Dawkins himself is begging the question. Like I did with my students, Dawkins has required a truncated view of human knowledge. If something doesn’t fit with his world view, he proclaims it illegitimate. He sounds as bad as the fundamentalists that he decries.

7 comments:

Stushie said...

Excellent commentary, James. Well parsed.

thekingpin68 said...

Hi James,

That is a good article. I am not expert on Dawkins, but I saw him on Charlie Rose of PBS and Dawkins basically indicated that religious people were not educated. Dawkins seemingly trusts in scientific empiricism at the expense of philosophical theology and therefore fails to see that science does not answer issues such as first cause and the meaning of life. A more reasonable approach would be to pursue truth both scientifically and philosophically.

Cheers,

Russ

Harry said...

I don't think you guys get the point of what he's saying, which I really find quite sad. I don't know how theology will ever be weeded out when the general populace are not good at critical thinking.

His point is that there is no purpose to life. It may not be a reality that you want to deal with. Most religious types are weak in spirit when it comes to accepting the nature of the world, that's why they are drawn to it in the first place. You are here because you replicate, if you didn't your bloodline would cease to exist. This is true of both organisms AND culture. There is no purpose to it, no reason, just heredity, mutation and selection. It only requires these three rules and order emerges from chaos. So sad that people are to stuck in their ways to accept the truth. There is not God, there is no purpose, deal with it.

P.S. I hope you don't moderate this comment, though given religions past I certainly expect it.

Anonymous said...

You claim Dawkins is begging the question? I certainly don't see where in the transcript you've provided. I take it you believe his conclusion is that "God should be excised from human thought." I see nothing in the dialogue that is a reformulation of this.

If you'd be so kind as to point it out I'd me much obliged.

If this is not the conclusion you take him to be supporting, then please tell me what the conclusion and indicate where he uses it as a premise.

Else, I really think it intellectually unfruitful to falsely accuse arguments of fallacies they don't commit.

Rui said...

You seem to find meaningless that all those philosophers and scientists would disagree on the "why" question but this is exactly the problem: interpretation, own thoughts and personal belief, which clue is exactly the fact that every person has its own personal feeling and answer about it.
This, as the belief for god, proves it wrong. There's not one idea, shared by everyone, but everyone has its own idea. You could be honest and follow the rational path, truly, to agree that if god would be there, its essence would be shared by anybody, by construction, and it's clearly not.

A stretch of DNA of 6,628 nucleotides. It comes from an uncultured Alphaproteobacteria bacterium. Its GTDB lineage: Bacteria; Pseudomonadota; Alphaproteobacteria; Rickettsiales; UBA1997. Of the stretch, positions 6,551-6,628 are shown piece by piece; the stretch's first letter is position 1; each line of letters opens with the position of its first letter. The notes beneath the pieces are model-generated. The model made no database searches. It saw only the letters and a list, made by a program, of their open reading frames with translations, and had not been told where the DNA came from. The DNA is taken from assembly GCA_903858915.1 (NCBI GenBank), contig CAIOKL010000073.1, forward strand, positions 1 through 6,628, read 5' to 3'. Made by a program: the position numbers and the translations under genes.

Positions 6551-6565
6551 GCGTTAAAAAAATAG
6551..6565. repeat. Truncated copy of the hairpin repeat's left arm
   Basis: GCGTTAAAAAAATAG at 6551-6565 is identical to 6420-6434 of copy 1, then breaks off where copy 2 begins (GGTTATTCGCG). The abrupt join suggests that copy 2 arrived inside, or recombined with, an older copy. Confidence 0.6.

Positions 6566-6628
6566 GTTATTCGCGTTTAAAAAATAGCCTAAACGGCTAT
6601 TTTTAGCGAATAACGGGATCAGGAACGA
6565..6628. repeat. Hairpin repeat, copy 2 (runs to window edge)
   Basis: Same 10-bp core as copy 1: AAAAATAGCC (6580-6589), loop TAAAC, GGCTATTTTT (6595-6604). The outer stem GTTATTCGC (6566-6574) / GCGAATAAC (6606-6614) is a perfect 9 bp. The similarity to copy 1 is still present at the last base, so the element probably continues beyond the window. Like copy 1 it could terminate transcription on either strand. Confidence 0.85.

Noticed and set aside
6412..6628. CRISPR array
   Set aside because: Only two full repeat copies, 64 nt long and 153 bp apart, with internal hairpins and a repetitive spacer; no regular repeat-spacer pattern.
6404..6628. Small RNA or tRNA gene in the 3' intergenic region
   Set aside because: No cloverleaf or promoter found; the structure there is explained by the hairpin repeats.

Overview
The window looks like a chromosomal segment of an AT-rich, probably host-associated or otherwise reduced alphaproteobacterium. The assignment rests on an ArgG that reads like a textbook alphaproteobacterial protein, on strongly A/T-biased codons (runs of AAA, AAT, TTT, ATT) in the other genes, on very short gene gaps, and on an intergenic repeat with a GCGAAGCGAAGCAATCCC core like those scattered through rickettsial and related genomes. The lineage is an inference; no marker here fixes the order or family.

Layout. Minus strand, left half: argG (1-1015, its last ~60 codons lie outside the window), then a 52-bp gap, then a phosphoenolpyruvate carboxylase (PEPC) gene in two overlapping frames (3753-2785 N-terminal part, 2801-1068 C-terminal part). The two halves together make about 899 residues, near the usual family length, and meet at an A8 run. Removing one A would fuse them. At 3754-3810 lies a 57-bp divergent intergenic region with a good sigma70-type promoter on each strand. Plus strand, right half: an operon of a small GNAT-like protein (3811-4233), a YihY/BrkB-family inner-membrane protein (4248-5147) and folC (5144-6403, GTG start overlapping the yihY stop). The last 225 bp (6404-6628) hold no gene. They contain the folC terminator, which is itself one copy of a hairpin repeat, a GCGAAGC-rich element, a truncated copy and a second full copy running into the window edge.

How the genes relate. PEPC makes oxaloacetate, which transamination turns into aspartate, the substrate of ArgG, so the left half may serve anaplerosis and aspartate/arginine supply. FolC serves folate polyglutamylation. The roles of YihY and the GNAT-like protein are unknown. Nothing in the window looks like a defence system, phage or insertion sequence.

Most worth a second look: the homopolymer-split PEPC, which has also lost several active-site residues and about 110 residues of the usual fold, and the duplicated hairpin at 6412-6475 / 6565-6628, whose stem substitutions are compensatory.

God is a personal view, taken as an easy answer to meaningful questions.

Andrew said...

I disagree, the question what is the meaning of life has no answer. It is an interesting question to think about, but it is as pointless as "why are unicorms hollow" simply because there is no need for life to have a meaning.

Sylwester said...

Last summer I read GEB. this summer I have read The greatest show on earth, The Jesus mysteries and I'm currently reading Hawking's Grand Design.

Hofstadter tries to write about systems and they work like universes. WHen you are in your universe you have to follow it's rules. A system cannot explain itself and if you let information outside leak into the system chaos.

Dawkins focuses on evolution and I'd guess he doesn't look for the originas of the soul like Hofstadter. He is convinced there is no god and that if there was one it won't matter since she will not interfere with what he has started.

Jesus Mysteries looks at the origins or Christianity. Most importantly Jesus is not his only name and he is not a historical figure but a a mere mythological god used for getting nonbelivers into the next pahse where the real meanings behind the stories gets unravelled. Great thinkers and early scientists were a part of these so you might find math and symbolics in the bible because of that.

For the Grand Design I belive Hawking doesn't care about the origin of species nor if there is a god as long as they both don't mess with his quantum physics..

So what if the science fiction film Matrix was true? According to Hofstadter we wouldn't know this and I belive all of the above books along with your blog would have looked the same (or different, but similar).

Back to Dawkins I think he point out the fact that looknig for some things like why might not be useful for him since he things there might not be a why in the same sense there is no why to some thing I do out of boredom or interest that serves to deliberate purpose other than to my own amusement.